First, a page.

Treating Keratoconus with Scleral Lenses

December 31, 2020

Have you been experiencing eye redness, swelling, and light sensitivity? Is your vision slightly blurred and distorted? If so, you may be experiencing the early onset of keratoconus. This is a progressive eye condition that occurs when your cornea thins out, weakens, and bulges like a cone. As you know, the cornea acts as the outermost lens of your eye. The change in corneal shape causes the light rays entering your eye to become out of focus. This makes everyday tasks, such as reading and driving, difficult.

 

Causes and Risk Factors

 

Experts have studied keratoconus for many years. But the condition continues to be poorly understood. According to Johns Hopkins Medicine, its definitive cause remains unknown. Nevertheless, a person’s predisposition to develop keratoconus is believed to be present at birth. Aside from genetics, other factors may increase a person’s risk of developing keratoconus. These include age, chronic eye rubbing, and constant inflammation due to irritants or allergies.

 

What Are Scleral Contact Lenses?

 

One of the most successful devices in treating keratoconus is scleral lenses. These are lenses that are slightly larger than the usual soft contacts. Scleral lenses are especially beneficial in patients with advanced keratoconus. This is because the device doesn’t dislodge easily and provide lens stability. Scleral lenses are also an excellent treatment option for other conditions that require medically necessary optical appliances.

 

Unlike regular contacts that rest on the cornea, scleral lenses rest on the sclera and vault over the entire cornea. The sclera is the white of your eyes covering most of the eyeball’s outer layer. Eye doctors fit these lenses to not tough the cornea. In fact, there’s a space created between the lens and the cornea. Scleral lenses replace the irregularly shaped cornea with a flawlessly smooth optical surface. This device corrects vision problems brought about by keratoconus and other eye conditions. Scleral lenses are comfortable to wear even for patients with severe dry eye disease who are usually unable to tolerate wearing contacts.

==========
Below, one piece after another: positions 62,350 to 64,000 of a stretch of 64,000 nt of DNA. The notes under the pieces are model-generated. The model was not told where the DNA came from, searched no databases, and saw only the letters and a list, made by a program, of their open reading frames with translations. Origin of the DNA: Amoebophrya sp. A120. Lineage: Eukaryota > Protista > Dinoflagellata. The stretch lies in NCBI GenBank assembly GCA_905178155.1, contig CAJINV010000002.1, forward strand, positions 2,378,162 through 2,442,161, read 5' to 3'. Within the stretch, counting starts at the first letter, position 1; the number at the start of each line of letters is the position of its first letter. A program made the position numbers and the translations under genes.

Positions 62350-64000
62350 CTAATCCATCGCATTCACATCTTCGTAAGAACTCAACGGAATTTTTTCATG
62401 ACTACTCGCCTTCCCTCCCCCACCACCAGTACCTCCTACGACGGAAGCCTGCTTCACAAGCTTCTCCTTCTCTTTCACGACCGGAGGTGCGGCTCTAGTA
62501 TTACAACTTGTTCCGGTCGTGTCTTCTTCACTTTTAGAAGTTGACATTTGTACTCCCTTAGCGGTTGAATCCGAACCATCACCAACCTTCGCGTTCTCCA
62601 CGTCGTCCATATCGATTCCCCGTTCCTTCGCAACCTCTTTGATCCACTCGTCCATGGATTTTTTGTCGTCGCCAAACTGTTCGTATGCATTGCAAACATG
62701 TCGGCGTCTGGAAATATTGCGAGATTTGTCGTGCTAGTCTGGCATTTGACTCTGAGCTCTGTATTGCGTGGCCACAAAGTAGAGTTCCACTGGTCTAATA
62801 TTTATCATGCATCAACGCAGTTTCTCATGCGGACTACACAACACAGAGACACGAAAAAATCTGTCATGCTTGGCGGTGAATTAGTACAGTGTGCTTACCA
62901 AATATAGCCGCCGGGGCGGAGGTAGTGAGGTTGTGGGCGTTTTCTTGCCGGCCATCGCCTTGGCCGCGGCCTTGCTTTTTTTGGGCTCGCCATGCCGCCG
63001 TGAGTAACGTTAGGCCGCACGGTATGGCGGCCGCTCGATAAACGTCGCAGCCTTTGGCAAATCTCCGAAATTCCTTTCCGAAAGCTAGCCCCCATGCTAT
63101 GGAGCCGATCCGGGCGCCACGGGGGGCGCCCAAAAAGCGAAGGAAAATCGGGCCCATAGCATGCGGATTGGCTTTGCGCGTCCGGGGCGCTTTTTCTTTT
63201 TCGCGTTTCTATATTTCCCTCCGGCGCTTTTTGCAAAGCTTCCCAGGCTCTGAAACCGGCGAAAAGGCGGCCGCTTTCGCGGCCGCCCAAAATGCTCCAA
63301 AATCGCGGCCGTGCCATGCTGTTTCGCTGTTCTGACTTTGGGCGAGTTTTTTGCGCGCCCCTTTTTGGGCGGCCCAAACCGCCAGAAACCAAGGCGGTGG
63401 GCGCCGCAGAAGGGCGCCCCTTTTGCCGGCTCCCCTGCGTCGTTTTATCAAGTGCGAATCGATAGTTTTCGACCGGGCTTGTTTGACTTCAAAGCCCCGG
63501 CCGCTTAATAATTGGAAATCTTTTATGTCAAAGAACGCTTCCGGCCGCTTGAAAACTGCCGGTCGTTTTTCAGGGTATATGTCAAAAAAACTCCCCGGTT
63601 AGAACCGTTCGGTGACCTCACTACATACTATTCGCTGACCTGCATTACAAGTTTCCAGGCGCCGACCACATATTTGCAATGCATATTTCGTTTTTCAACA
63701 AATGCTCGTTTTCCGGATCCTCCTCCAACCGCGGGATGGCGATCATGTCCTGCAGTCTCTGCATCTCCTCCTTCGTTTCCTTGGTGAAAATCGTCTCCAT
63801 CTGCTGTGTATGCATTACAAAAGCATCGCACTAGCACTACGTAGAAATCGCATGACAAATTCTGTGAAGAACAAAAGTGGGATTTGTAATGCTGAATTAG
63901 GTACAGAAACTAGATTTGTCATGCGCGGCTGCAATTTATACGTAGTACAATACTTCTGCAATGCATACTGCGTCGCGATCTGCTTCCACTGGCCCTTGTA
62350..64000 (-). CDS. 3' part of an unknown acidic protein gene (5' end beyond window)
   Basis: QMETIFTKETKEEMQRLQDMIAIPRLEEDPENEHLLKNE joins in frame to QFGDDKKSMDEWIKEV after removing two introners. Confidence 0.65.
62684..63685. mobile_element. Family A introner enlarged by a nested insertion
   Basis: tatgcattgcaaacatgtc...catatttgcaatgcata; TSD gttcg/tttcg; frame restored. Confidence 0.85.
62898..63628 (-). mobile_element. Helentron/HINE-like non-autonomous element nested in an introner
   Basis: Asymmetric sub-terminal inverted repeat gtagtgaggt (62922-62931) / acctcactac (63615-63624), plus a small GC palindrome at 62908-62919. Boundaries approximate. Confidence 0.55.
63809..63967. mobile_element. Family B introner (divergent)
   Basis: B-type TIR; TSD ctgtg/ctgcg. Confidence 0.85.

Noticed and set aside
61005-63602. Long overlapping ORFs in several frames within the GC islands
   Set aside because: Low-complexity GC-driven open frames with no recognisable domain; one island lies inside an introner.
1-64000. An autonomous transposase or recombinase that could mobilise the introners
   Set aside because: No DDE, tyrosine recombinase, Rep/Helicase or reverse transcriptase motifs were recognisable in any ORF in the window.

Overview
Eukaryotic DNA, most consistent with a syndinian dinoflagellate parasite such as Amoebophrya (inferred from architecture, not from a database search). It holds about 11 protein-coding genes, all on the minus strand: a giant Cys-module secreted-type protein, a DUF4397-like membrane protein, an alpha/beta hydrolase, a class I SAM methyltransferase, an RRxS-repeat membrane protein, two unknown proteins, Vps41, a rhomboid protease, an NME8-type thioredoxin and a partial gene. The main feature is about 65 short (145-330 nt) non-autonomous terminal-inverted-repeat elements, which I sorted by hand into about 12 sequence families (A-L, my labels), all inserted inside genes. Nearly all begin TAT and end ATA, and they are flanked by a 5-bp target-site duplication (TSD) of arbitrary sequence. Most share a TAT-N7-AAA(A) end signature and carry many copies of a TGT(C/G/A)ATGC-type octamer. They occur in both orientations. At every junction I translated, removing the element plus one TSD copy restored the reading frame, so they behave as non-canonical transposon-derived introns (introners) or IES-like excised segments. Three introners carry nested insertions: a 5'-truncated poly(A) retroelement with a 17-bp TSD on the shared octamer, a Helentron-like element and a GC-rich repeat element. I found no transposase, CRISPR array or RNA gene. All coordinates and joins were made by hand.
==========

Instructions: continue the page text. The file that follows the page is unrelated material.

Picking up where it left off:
Diagnosing and Treating Keratoconus

 

Your eye doctor will have to conduct a thorough medical history check and eye examination to assess your eyes’ health. They will also perform several tests to diagnose keratoconus. These include corneal topography, slit-lamp exam, and pachymetry.

 

Eye doctors focus their treatment on correcting vision problems depending on the stage of the keratoconus. The early stages of this disease are currently treated using prescription glasses to correct refractive errors.

 

Keratoconus often takes several years to advance from early to late stage. However, the condition can get worse quickly for some patients. When the cornea swells and starts to scar, it loses its smoothness. Vision grows even more blurry and distorted. As the condition worsens, patients may have to wear scleral lenses as the eyeglasses can no longer provide clear vision. Progressive cases may be treated with corneal collagen cross-linking or the use of a corneal ring. More severe ones may require a corneal transplant.

 

Learn more about treating keratoconus with scleral lenses, contact Eye Associates of New York in New York, NY at (212) 650-4888.

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